Ruby Mazur

Ruby Mazur

"She's Like A Rainbow" 

Artist Ruby Mazur


Oil Painting 

This Original oil Painting is Retailed $75,000


Ruby Mazur is always painting. Even when he’s sleeping – and he retires for just brief three-hour stretches from 9pm to midnight – he’s creating. “To me, painting is like breathing,” he says. “I’ll lay down and close my eyes, but I’m still painting because I’m thinking about what I want to change on a canvas. My mind just doesn’t shut off like it does for most people.” After waking (if you can call it that), Mazur puts on some coffee, and he’s at his easel working, surrounded by his two beloved Mastiffs, Ziggy and Zenny.He might stay there for the next 16 or 17 hours – however long it takes. His only breaks come when he walks his dogs outside his home in Maui, and then he returns to his element at the easel.


Describing his methods, Mazur recalls a story he once heard about Picasso: “Somebody asked him, ‘How long does it take to become a great artist?’ Picasso thought about it for a moment, and then he said, ‘I got it – two lifetimes.’ And it’s so true. I guess that’s why I try to cram so much into each day.”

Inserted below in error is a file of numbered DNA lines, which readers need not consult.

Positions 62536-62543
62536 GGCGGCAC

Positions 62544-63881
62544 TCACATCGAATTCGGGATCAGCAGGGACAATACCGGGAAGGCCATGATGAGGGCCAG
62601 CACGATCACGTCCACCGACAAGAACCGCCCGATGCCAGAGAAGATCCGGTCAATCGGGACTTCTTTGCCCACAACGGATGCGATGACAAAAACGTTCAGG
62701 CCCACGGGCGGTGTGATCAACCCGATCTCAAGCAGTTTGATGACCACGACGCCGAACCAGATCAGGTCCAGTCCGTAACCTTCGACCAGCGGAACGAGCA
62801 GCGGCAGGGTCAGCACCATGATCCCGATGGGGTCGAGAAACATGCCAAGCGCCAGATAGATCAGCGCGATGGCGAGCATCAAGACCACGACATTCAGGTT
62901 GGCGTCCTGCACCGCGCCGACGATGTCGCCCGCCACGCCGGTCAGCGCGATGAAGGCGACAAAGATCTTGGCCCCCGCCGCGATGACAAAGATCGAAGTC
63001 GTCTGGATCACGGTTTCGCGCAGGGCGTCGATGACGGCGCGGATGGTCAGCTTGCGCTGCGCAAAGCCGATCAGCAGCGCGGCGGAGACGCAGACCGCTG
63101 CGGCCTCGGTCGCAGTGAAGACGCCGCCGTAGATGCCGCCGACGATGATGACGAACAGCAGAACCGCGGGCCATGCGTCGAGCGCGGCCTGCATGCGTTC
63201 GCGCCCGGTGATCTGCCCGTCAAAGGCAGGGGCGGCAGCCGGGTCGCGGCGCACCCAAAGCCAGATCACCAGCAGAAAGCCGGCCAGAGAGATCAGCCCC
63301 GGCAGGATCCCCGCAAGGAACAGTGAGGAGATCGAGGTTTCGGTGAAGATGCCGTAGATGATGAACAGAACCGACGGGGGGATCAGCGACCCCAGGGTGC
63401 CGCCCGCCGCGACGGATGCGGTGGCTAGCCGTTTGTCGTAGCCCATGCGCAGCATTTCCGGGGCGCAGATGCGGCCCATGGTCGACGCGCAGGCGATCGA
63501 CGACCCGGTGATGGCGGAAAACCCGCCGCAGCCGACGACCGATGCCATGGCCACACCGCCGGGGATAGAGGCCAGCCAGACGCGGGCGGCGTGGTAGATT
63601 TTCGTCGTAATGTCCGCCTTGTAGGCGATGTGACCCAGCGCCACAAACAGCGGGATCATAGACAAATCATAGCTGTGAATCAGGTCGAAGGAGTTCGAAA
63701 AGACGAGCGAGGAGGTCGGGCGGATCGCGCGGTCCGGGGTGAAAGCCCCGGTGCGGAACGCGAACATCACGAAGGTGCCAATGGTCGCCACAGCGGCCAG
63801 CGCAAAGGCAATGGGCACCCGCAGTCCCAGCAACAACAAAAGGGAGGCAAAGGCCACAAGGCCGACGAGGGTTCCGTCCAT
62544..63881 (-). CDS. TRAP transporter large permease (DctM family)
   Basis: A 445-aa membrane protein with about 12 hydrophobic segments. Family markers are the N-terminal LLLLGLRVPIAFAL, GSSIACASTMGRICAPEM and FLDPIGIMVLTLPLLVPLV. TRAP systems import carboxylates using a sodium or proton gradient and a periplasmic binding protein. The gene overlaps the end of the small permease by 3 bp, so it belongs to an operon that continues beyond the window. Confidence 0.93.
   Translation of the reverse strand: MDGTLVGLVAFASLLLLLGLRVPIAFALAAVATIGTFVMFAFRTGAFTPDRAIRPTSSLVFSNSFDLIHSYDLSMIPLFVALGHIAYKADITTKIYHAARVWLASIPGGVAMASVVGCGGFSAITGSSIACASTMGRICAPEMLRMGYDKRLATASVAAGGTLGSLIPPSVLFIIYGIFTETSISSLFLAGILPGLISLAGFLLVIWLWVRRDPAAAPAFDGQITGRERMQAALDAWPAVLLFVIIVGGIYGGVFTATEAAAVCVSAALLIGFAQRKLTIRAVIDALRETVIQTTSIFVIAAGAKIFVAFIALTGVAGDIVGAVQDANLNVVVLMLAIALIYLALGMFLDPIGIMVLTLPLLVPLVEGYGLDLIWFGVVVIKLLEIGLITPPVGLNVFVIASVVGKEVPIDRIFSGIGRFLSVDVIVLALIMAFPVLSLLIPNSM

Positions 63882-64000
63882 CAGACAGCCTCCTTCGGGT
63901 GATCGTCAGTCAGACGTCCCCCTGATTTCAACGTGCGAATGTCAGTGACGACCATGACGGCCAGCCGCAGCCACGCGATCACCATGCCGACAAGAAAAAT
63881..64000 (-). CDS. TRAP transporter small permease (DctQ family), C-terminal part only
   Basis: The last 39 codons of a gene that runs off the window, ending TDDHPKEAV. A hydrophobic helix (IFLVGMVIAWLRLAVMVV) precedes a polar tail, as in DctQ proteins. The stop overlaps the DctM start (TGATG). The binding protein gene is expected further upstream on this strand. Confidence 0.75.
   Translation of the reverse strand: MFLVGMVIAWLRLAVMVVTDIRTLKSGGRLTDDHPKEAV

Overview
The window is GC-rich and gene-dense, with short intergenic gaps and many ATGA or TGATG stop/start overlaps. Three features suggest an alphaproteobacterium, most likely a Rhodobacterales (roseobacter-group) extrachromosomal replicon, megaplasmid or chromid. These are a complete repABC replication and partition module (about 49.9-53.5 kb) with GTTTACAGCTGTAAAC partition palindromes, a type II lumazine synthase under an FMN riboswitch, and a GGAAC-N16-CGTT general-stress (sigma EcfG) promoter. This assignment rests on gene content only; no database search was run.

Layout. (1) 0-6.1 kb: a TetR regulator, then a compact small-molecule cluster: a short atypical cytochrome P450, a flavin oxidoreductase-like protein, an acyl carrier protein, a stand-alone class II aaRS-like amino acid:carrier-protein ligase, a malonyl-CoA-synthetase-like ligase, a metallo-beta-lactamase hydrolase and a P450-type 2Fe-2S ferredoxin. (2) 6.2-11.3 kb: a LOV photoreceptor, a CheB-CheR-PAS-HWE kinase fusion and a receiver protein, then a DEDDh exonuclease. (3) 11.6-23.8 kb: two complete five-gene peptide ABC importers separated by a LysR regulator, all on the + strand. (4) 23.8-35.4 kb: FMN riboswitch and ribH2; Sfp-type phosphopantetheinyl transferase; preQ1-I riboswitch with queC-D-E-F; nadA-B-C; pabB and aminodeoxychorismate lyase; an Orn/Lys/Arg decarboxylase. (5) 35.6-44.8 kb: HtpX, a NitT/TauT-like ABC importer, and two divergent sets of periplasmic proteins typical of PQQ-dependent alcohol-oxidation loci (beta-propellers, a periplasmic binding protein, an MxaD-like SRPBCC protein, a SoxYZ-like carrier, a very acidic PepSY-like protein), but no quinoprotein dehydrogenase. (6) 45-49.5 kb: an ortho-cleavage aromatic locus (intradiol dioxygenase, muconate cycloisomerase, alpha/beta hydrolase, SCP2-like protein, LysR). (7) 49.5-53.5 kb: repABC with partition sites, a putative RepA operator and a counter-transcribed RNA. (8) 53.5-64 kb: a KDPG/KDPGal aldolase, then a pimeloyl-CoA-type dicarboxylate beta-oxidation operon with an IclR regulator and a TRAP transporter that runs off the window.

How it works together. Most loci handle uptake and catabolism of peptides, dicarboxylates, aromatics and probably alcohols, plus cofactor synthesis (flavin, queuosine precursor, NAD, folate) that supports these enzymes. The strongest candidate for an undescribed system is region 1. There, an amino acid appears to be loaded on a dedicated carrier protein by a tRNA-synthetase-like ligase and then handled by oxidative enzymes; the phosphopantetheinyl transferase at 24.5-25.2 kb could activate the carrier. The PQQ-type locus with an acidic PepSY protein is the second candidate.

These days, much of what Mazur paints is based around his second love – music – which should come as no surprise given the fact that he created over 3,000 album covers for musicians back in the ‘60s and ‘70s. And, of course, he reserved his own place in rock history by designing the iconic “Mouth and Tongue” artwork for the Rolling Stones’ 1971 single, “Tumbling Dice” – the striking logo has been associated with the band ever since. “Music is more than a sound; it’s a feeling,” Mazur says. “And that’s what I want people to come away with by what I do. I want them to hear and feel the energy of the music through my colors and brush strokes.”